Beebe, Arkansas was the scene of an unusual and alarming event which heralded 2011. Between 11:30 p.m. and midnight on New Year’s Eve, thousands of birds plummeted to the ground over an area about 1.5 kilometres long and 800 metres wide in the town. Most were red-winged blackbirds, though grackles and starlings were also among the dead.
Scary enough as it is if one thinks of something biblical like the End of Days however scarier still if one thinks of something slightly more practical like toxic fumes. Like the proverbial canary in a coal mine, the birds were seen by some as an indicator of some poisonous leak which certainly was supported by the environmental cleanup workers in jumpsuits who descended upon the town New Year’s Day to pick up the thousands of dead birds.
Imaginations were running wild however anything toxic ended up being ruled out. Autopsies performed on several birds showed that they died from blunt force trauma, in other words, they ran into something. Speculation is that something startled the flock, possibly fireworks and the frightened birds took flight. They would have tried to flee but have stayed low and since blackbirds have poor night vision, in the dark ran into one another or various obstructions like buildings.
Adding the entire mystery is another report from Pointe Coupee Parish, Louisiana, on Monday, January 4. About 500 birds covered a quarter-mile stretch of Louisiana Highway 1, reportedly landing face down, together in groups, or on their back with their wings and legs rigidly pointing upwards. Like the Beebe birds, samples from this group were sent away for testing.
Reporters, in speaking with specialists at the U.S. Geological Survey have uncovered what may be a rational explanation. Apparently they have recorded at least 16 other cases in the past 20 years of large numbers of blackbirds dying in contained areas. The agency feels that trauma due to fright is the cause. Some noisy event, more than likely fireworks panicked the roosting birds which flew into frenzy. A bird can fly at 40 mph (almost 56 km/h) so one bird running into another in flight can be fatal. This goes along with preliminary reports about the trauma suffered by the birds. They didn’t die hitting the ground, they were more than likely already dead or severely hurt when they fell.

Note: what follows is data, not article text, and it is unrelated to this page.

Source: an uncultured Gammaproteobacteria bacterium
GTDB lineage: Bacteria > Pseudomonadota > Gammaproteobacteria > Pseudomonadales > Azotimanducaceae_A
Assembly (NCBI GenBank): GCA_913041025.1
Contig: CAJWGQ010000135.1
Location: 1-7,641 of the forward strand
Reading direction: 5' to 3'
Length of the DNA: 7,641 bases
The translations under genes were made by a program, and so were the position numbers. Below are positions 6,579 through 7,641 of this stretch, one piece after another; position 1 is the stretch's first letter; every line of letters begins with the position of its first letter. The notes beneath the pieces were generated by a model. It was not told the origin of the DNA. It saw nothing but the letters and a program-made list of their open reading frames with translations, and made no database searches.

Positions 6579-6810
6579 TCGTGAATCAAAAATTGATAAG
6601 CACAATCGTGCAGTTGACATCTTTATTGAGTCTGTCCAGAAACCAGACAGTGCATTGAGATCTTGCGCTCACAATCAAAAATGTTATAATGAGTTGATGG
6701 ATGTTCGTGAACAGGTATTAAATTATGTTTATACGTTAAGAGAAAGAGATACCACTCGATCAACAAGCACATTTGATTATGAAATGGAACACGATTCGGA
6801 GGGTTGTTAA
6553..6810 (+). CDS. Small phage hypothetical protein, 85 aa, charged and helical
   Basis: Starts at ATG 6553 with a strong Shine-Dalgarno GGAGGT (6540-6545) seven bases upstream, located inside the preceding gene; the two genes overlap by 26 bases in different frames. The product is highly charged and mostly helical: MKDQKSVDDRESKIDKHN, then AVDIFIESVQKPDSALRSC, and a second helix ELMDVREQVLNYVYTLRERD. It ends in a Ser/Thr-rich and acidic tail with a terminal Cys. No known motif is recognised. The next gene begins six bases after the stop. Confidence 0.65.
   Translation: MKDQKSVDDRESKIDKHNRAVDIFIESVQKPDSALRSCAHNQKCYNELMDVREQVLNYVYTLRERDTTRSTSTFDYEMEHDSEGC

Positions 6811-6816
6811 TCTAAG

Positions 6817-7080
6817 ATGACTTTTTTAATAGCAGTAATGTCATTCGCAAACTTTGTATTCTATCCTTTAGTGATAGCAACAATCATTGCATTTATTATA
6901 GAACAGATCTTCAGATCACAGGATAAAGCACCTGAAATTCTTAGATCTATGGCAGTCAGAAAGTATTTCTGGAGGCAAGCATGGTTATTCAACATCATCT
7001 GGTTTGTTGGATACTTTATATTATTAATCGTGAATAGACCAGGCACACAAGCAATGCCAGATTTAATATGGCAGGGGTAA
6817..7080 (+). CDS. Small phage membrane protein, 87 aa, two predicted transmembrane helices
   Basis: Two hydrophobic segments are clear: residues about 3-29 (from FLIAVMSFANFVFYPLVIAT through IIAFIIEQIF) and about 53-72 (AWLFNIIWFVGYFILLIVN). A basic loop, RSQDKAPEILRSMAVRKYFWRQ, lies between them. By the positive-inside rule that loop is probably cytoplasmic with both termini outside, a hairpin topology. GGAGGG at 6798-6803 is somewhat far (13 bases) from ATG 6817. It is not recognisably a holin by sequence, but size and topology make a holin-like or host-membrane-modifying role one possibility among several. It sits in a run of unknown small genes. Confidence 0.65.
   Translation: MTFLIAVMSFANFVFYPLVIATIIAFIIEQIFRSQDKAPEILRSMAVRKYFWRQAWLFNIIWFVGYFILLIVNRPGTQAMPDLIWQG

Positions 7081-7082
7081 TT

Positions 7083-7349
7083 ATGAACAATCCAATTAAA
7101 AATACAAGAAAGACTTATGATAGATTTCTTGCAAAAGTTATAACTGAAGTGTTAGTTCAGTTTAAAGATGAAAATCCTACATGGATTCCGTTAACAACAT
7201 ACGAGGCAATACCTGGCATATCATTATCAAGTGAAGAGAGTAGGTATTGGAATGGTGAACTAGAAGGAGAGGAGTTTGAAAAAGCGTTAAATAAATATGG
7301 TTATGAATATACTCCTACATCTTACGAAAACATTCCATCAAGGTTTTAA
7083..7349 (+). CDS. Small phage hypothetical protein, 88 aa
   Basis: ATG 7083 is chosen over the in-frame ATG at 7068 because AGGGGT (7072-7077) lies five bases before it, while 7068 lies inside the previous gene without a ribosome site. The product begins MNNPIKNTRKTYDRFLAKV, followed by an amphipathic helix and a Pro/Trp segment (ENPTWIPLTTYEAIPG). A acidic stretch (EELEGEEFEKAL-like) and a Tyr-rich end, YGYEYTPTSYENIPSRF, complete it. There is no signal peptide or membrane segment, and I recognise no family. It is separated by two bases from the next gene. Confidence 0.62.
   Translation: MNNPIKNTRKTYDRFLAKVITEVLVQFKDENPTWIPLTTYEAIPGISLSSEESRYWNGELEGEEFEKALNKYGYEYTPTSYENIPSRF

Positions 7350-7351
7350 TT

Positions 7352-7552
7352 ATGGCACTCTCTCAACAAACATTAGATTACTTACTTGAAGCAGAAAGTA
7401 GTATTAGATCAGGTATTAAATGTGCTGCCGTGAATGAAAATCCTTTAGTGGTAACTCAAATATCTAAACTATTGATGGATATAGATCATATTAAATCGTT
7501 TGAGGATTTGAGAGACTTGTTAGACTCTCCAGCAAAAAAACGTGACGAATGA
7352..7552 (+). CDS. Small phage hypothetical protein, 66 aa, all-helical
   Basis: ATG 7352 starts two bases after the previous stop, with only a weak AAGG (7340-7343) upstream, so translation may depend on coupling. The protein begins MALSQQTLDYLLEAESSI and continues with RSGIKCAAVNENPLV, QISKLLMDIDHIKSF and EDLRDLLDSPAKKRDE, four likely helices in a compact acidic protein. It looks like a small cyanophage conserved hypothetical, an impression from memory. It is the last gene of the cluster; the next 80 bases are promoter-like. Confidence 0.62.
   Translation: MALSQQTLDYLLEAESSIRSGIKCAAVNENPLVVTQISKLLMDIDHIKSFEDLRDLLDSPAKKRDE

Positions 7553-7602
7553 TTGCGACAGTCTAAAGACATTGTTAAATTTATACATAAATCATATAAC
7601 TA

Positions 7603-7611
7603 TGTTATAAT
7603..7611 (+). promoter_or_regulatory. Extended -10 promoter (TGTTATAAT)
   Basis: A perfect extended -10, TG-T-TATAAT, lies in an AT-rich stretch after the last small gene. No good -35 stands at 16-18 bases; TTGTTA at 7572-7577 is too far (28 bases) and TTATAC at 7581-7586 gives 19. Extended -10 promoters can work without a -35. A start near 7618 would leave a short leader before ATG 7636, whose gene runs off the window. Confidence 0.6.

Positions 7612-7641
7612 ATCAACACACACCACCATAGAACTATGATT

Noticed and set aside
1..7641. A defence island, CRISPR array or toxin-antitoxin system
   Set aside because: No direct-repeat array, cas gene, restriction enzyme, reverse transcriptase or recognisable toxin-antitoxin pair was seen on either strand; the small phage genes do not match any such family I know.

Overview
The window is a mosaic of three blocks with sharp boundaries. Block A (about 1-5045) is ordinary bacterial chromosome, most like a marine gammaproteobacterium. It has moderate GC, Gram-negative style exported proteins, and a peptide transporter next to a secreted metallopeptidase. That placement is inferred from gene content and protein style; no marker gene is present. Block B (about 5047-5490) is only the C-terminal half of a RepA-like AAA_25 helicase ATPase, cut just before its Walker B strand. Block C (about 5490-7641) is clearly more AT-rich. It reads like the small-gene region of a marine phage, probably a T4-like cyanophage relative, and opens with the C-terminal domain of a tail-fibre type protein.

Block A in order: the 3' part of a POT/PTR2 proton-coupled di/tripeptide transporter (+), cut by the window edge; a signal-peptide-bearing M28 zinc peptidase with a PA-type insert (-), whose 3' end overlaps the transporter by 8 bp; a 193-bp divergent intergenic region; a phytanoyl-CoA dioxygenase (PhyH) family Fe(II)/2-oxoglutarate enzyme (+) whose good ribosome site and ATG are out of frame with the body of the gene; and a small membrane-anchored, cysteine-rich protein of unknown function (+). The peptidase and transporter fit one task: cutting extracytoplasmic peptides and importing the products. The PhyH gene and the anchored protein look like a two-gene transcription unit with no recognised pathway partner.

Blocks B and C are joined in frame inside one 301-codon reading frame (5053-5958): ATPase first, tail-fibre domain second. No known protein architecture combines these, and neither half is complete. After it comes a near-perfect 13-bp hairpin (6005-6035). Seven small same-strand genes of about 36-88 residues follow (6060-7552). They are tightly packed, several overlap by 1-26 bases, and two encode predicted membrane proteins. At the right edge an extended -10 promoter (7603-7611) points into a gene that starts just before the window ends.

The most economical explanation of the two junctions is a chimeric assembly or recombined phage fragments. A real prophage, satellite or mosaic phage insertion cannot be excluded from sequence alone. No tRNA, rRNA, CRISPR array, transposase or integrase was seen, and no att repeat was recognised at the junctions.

Meanwhile, fish are spawning their own mystery. Nearly one hundred thousand fresh water drum (a type of fish) washed up dead on the shores on the Arkansas River not far from Ozark. There was another massive fish kill in Chesapeake Bay.
Here in Canada, hundreds of dead gizzard shad fish washed up on shore in the north end of the St. Clair River. A spokesperson from the Ministry of Natural Resources qualified this as a natural occurrence, not the result of something toxic like a chemical spill. They explained that the weekend weather warmed up then it quickly cooled off which would cause a temperature shock. Since only one species was affected, this supports the idea that this was a natural occurrence.
YouTube: 5,000 dead Birds + 100,000 dead Fish in Arkansas (01/01/2011 – USA)
Drunken birds die en masse – Feb 11/2005
Back in 2005, Columbia, South Carolina had its own avian mass death but due to intoxication. The enclosed courtyard of a three-story building had numerous holly trees whose berries were fermented. The birds in eating the fruit became drunk. Some were reported so loopy they fell off the branches but others in attempting to fly, slammed into the glass walls surrounding the courtyard. One witness was quoted as saying, "It was like an Alfred Hitchcock movie. It was spooky. You could hear them where they flew into the glass."
About 50 birds died. Groundskeepers have tried to stop the birds from feeding by putting nets over the holly trees.
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